[Louis Adamic was a prominent Slovene-American writer who migrated to America in December 1913 at age 15.]
“Now and then I glanced at the noisy, picturesque, garlicky crowd on the steerage deck; people of perhaps a dozen nationalities milling around the capstans and steam-hissing winches, pushing toward the rails straining and stretching, catching a glimpse of the new country, of the city; lifting their children, even their infants, to give them a view of the Statue of Liberty; women weeping for joy, men falling on their knees in thanksgiving, and children screaming, wailing, dancing.
“From the ship we were transferred on a lighter to Ellis Island. . . . The day I spent on Ellis Island was an eternity. Rumors were current among immigrants of several nationalities that some of us would be refused admittance into the United States and sent back to Europe. For several hours I was in a cold sweat on this account, although, so far as I knew, all my papers were in order and sewed away in the lining of my jacket were twenty-five dollars in American currency—the minimum amount required by law to be in the possession of every immigrant before entering the country. Then, having realized away some of these fears, I gradually worked up a panicky feeling that I might develop measles or smallpox, or some other such disease. I had heard that several hundred sick immigrants were quarantined on the island.
“The first night in America I spent with hundreds of other recently arrived immigrants in an immense hall with tiers of narrow iron-and-canvas bunks, four deep. I was assigned to a top bunk. Unlike most of the steerage immigrants, I had no bedding with me, and the blanket which someone threw at me was too thin to be effective against the blasts of cold air that rushed through the open windows; so that I shivered, sleepless all night, listening to snores and dream-monologues in perhaps a dozen different languages. . . .
“Late in the afternoon on the last day of 1913, I was examined for entry into the United States, with about a hundred other immigrants who had come on the Niagara. . . .
“The official spoke a bewildering mixture of many Slavic languages. He had a stern voice and a sour visage. I had difficulty understanding some of his questions.
“At a small table, piled with papers, not far from the examiner’s desk, was a clerk who called out our names, which, it seemed, were written on the long sheets of paper before him.
“When my turn came, toward dusk, I was asked the usual questions. When and where was I born? My nationality? Religion? Was I a legitimate child? What were the names of my parents? Was I an imbecile? Was I a prostitute? (I assume male and female immigrants were subjected to the same questionnaire.) Was I an ex-convict? A criminal? Why had I come to the United States?
“I was questioned as to the state of my finances and I produced the required twenty-five dollars.
“What did I expect to do in the United States? I replied that I hoped to get a job. What kind of job? I didn’t know; any kind of job.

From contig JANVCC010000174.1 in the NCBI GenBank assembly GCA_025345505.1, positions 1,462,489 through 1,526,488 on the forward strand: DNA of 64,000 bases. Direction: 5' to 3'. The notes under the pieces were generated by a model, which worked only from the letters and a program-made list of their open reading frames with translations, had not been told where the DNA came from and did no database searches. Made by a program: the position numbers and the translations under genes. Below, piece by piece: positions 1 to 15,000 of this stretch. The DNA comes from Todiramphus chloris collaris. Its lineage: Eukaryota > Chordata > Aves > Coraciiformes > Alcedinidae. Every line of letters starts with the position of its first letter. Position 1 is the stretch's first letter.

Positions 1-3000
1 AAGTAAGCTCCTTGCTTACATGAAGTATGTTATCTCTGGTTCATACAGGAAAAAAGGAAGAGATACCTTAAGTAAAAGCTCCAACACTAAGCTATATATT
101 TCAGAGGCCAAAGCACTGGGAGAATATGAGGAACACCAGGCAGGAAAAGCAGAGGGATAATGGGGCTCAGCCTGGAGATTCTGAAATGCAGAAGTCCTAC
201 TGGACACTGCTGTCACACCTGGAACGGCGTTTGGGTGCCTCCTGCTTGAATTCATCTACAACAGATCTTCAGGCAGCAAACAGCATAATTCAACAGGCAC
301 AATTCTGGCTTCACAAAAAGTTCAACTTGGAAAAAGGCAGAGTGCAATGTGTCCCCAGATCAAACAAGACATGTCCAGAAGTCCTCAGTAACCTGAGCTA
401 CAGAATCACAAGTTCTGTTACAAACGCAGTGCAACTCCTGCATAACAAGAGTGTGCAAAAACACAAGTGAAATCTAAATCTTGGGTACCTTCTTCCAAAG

“The inspector grunted vaguely. “And who is this person, Stefan—Stefan Radin—who is meeting you?
“I answered that Stefan Radin was the brother of a friend of mine, now dead.
“Then the inspector waved me out of his presence and the clerk motioned me to go back and sit on one of the benches nearby.
“I waited another hour. It got dark and the lights were turned on in the room.
“Finally, after dozens of other immigrants had been questioned, Steve Radin was called into the examining room and asked, in English, to state his relationship to me.
“He answered, of course, that he was not related to me at all.
“Whereupon the inspector fairly pounced upon me, speaking the dreadful botch of Slavic languages. What did I mean by lying to him? He said a great many other things which I did not understand. I did comprehend, however, his threat to return me to the Old Country. It appeared that America had no room for liars; America was glad to welcome to its shores only decent, honest, truthful people.
“My heart pounded.
“Finally, it occurred simultaneously to me and to Steve Radin that the man must be laboring under some misapprehension. And truly, before another minute elapsed, it turned out that the clerk had made a mistake by entering on my paper that I had declared Stefan Radin was my uncle. How that mistake occurred I do not know; perhaps the clerk had confused my questionnaire form with someone else’s.
“Finally, perceiving the error, the examiner’s face formed a grimace and, waving his hand in a casual gesture, he ordered me released. . . . I was weak in the knees and just managed to walk out of the room, then downstairs, and onto the ferryboat. I had been shouted at, denounced as a liar by an official of the United States on my second day in the country, before a roomful of people, including Steve Radin, whom, so far, I had barely glimpsed.
“But the weakness in my knees soon passed. I laughed, perhaps a bit hysterically, as the little Ellis Island ferryboat bounded over the rough, white-capped waters of the bay toward the battery.
“Steve Radin gaped at me. Then he smiled.
“I was in New York—in America.”
[Read more about immigrants and Ellis Island staff in my historical novel, Guardians of the Gate.]